This op-ed piece originally ran in the Kansas City Star.
The Waxman-Markey cap and trade bill passed through the House of Representatives with minimal consideration of its effects on agriculture.
In written and spoken testimony before the House Agriculture Committee, it appears cap and trade will increase food prices, decrease the amount of U.S. acreage under cultivation, decrease agricultural exports, decrease farm employment, transfer significant wealth from the U.S. to other countries, and may increase the net amount of carbon dioxide emitted worldwide.
Agricultural production relies heavily on carbon-based products, like fuel and fertilizer. For example, they account for 61 percent of sorghum and 49 percent of rice producers’ operating costs. Under cap and trade, the price of these inputs will increase significantly.
By capping and taxing carbon emissions, cap and trade is effectively a tax on energy, an $894 billion energy tax according to the Congressional Budget Office (CBO).
The left-of-center Brookings Institution estimates that petroleum prices will increase by 25% under Waxman-Markey.
Bruce McCarl, Professor of Agricultural Economics at Texas A&M University, testified that this will “inevitably lead to … higher consumer and international food costs.” He went on to say, “this means reduced consumer and rest of world welfare….”
To mitigate increased energy costs for American farmers, Waxman-Markey allows them to decrease their carbon footprint and sell the resulting “credit.” Farmers could do this in two ways: decrease carbon output or increase carbon sequestration.
The theory is that selling offsets will not only mitigate increased input costs, but will be a new source of income for farmers. However, CBO estimates that two-thirds of offsets would be supplied internationally.
In other words, two-thirds of the income from selling credits will accrue outside of the U.S. (This begs an important question: When an offset is supplied in, say Zimbabwe, who will verify and enforce the reduction in emissions?)
This transfer of wealth overseas will be further exacerbated as cap and trade induces U.S. food production to move overseas.
According to Jonathan Glauber, Chief Economist at the U.S. Department of Agriculture, the primary source of agricultural offsets would be afforestation—the conversion of crop and pastureland to timberland—with the understanding that the land will no longer be harvested.
Because land is always put to its most profitable use, cap and trade’s incentives for afforestation combined with its higher energy costs will significantly reduce the amount of productive farmland in the U.S. Agricultural jobs and exports will decrease, leading to an increase in agricultural production elsewhere.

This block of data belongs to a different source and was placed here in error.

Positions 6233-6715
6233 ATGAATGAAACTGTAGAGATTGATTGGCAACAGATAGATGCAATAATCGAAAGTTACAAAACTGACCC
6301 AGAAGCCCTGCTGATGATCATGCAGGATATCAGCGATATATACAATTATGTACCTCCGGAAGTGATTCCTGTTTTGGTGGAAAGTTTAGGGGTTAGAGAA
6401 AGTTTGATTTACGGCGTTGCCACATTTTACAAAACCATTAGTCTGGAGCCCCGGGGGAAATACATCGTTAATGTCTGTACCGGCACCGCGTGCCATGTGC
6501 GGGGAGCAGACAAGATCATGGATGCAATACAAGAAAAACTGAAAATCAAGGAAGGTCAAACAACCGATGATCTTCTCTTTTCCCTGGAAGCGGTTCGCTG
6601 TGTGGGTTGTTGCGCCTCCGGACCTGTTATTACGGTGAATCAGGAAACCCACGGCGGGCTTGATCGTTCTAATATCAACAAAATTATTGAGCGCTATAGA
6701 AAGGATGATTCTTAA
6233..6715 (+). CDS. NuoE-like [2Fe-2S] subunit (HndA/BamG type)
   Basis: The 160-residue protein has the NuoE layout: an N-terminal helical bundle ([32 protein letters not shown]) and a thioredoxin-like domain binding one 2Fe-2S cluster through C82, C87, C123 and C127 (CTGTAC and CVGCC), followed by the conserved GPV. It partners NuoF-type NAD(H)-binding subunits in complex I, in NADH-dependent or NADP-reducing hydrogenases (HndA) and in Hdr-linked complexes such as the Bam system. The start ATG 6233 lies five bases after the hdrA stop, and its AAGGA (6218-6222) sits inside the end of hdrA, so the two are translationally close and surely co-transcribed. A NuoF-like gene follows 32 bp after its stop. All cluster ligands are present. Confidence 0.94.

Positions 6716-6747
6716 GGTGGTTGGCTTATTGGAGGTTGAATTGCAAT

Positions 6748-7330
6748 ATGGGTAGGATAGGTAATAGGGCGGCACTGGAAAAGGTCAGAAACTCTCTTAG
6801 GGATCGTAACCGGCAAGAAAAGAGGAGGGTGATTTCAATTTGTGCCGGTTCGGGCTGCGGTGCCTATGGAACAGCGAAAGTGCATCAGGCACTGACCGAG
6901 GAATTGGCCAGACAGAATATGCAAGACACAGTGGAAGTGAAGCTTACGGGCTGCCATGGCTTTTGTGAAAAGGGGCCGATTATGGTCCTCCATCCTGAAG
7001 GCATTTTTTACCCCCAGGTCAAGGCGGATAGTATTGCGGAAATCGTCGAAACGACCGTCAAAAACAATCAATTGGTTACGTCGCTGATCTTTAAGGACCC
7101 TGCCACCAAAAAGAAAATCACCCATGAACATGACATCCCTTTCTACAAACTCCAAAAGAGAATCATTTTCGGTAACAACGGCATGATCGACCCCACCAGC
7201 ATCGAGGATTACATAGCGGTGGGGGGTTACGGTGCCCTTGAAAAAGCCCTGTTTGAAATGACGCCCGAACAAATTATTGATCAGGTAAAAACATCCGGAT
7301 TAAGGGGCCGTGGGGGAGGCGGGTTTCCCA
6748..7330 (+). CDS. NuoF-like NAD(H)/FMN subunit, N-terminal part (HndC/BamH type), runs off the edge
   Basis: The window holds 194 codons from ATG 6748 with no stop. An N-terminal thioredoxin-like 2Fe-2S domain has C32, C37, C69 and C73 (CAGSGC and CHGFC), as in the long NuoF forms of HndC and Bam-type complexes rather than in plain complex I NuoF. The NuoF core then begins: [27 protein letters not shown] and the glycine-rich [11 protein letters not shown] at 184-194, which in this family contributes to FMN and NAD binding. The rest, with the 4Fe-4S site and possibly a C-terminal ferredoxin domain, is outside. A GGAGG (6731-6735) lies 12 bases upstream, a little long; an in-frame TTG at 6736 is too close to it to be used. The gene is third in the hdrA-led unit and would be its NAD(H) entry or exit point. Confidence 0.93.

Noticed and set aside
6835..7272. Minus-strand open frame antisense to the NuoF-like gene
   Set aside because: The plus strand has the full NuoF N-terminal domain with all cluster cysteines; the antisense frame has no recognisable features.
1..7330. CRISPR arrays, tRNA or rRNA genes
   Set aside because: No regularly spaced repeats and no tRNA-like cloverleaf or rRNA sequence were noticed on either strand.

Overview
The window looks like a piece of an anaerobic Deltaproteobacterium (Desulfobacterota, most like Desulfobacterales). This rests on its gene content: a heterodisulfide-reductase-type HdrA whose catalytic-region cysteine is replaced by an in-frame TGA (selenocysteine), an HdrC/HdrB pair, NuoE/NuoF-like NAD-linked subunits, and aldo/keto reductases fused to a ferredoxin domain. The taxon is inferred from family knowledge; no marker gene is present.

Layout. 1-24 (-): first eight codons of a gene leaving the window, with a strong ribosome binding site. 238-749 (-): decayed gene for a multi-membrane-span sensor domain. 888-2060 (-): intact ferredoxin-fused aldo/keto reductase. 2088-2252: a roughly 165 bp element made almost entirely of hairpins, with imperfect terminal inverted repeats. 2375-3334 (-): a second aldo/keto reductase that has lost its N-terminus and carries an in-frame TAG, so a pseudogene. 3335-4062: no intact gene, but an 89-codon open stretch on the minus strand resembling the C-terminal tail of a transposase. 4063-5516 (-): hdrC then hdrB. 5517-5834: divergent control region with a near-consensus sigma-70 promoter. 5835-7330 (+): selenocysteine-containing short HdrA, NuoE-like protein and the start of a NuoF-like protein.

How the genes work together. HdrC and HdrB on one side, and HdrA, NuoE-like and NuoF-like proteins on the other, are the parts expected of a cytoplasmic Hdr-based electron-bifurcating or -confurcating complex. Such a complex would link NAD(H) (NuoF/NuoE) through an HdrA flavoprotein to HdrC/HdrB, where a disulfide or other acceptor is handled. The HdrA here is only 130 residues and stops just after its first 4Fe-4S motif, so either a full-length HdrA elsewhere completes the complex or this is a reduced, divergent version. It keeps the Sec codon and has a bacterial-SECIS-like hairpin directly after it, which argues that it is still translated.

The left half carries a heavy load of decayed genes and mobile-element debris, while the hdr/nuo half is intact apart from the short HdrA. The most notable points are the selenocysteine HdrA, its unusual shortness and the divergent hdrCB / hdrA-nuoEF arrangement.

After all, the amount of food necessary to sustain the world’s growing population must be grown somewhere. Ironically, experience shows that when more crops are grown overseas, forests are cut to create the cropland.
Proponents of cap and trade might argue that higher costs to farmers and consumers along with a transfer of wealth from the U.S. to foreign countries are worthy sacrifices to reduce worldwide carbon emissions. But there is no evidence that this will be achieved. This experiment may actually increase the net amount of carbon dioxide emitted by agriculture production worldwide.
Again, the amount of food needed to sustain the world’s growing population has to come from somewhere. “Somewhere” is developing nations, where farms are less energy efficient and produce a lower yield-per-acre than their American counterparts. In other words, more land and more energy are required to produce the same amount of food, resulting in increased carbon emissions.
The combination of increased agriculture production overseas, in countries with fewer environmental restrictions and perhaps on cleared forestland, plausibly leads to an overall increase in agricultural carbon emissions.
Senators considering cap and trade should avoid repeating the mistake of the House: passing legislation that drives up energy costs, punishes American farmers, increases the cost of food, transfers American wealth overseas, and exacerbates the problem it is attempting to solve.